Lynda was not only technically astute, but she had a knack for helping her staff to reach their potential. She coached, challenged and sometimes cajoled each of us to top form. We were loyal, hardworking and constantly exploring new ideas. I started out training faculty and staff on using the Internet (remember telnet, ftp, Gopher, and pine?) and later moved into integrating technology into education by developing custom courseware and online classes. I've never worked with a better team of people than the IT department at Duquesne and I know that it was Lynda's influence, even after she had left for another academic computing challenge, that made us all strive to exceed expectations of the administration, faculty and students.

So thank you, Lynda, for giving me an interesting and educational workplace free of gender bias and filled with so many smart and savvy women in IT. Maybe I will write about some of my colleagues for the next Ada Lovelace Day.

Secret Message Crafting Swap

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Having spent a many hours making necklaces in binary over the past couple of week, I am becoming interested in encoding messages in everyday objects.

Can I knit a binary message? How can I sneak a message into a drawing? What words can I cipher into my meals? I want to add more layers of meaning to my daily life. And I want to see what other people can do, too, so I started a swap just for that over on Swap-Bot.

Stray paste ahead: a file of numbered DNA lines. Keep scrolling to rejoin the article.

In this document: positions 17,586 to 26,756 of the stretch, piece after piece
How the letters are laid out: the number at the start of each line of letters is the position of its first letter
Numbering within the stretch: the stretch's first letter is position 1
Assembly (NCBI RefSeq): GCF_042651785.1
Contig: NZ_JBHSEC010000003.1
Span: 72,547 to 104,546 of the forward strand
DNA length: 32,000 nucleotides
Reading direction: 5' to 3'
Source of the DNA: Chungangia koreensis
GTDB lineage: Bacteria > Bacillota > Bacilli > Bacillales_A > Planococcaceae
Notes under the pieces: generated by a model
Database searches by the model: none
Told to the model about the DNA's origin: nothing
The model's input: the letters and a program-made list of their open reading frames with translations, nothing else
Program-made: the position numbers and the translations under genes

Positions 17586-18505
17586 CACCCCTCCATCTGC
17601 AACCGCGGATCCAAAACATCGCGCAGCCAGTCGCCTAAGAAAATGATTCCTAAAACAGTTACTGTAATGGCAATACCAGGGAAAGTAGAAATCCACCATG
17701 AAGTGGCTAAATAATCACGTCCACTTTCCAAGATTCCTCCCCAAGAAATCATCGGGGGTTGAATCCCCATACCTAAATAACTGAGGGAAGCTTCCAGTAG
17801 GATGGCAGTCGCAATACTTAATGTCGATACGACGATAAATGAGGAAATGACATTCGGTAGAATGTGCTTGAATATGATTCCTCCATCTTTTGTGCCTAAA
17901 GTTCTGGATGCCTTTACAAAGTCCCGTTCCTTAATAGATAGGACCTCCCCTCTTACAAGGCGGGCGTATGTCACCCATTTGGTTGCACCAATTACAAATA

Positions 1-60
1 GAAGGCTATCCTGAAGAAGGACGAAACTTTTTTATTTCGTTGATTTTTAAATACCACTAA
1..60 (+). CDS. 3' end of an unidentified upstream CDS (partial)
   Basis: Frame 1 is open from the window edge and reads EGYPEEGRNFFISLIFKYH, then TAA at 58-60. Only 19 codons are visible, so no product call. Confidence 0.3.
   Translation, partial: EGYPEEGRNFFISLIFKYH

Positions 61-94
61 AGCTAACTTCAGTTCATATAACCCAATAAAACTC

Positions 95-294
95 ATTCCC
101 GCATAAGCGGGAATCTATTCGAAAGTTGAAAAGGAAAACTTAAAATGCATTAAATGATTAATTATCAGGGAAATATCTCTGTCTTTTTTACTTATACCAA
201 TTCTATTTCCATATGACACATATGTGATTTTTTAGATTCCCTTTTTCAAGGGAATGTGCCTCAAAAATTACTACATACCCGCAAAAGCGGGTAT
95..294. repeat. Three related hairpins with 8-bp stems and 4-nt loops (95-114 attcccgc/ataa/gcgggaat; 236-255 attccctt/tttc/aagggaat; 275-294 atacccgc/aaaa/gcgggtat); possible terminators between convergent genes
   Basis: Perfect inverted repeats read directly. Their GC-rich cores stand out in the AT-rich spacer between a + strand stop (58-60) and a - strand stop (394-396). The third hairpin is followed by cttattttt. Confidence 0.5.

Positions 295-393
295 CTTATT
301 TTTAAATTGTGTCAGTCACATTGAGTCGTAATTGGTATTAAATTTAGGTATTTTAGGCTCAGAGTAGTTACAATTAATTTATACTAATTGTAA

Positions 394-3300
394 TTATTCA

Secret Message Crafting

Do you like codes and ciphers? Puzzles? Secrets?

For this swap you will encipher a message and send it to your partner, along with the plaintext message sealed in a separate envelope. If your partner needs a tool, key, or hint to decode the message, please include that, too.

The Message

A friendly greeting, sage advice, favorite quote, a personal secret, or whatever you like. It should be long enough to decipher but not so long it will be tedious. A sentence or two? Maybe more, maybe less depending upon the medium.

The Code

Your choice! ROT-13, alphabetic substitution, QR code, Morse code, ASCII binary...there are many to choose from.

The Medium

Here is where the crafting comes in. No scribbling your coded message onto a sheet of paper and calling it done. Be creative in presenting your message. You might create coded embroidery, weaving, beading, or knitting. Maybe a painting or collage. Perhaps a jigsaw, acrostic or crossword puzzle.

Signups are until April 14th, so if you'd like to craft a message, send it off to a stranger and get a coded gift in exchange, then please come play at Swap-Bot

Convenience Foods Exposed

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PUNDO 3000 in Germany did an expose on processed foods that compares the package to the product inside. It should be enough to put anyone off commercially prepared foods forever but I am sure that it isn't.


Is there fish swimming in that creamy sauce? I can't tell. The spinach on the package looks crisp and leafy, but in reality it seems to be soup.


Does this wrapper say "artist's concept" somewhere? The meat in the real thing looks like regurgitated cafeteria fare, not the bright and shiny red cuts that entice us.


How exactly did they create the package image? Definitely not from the food as prepared. Holy wishful thinking and food styling.

Family in the Media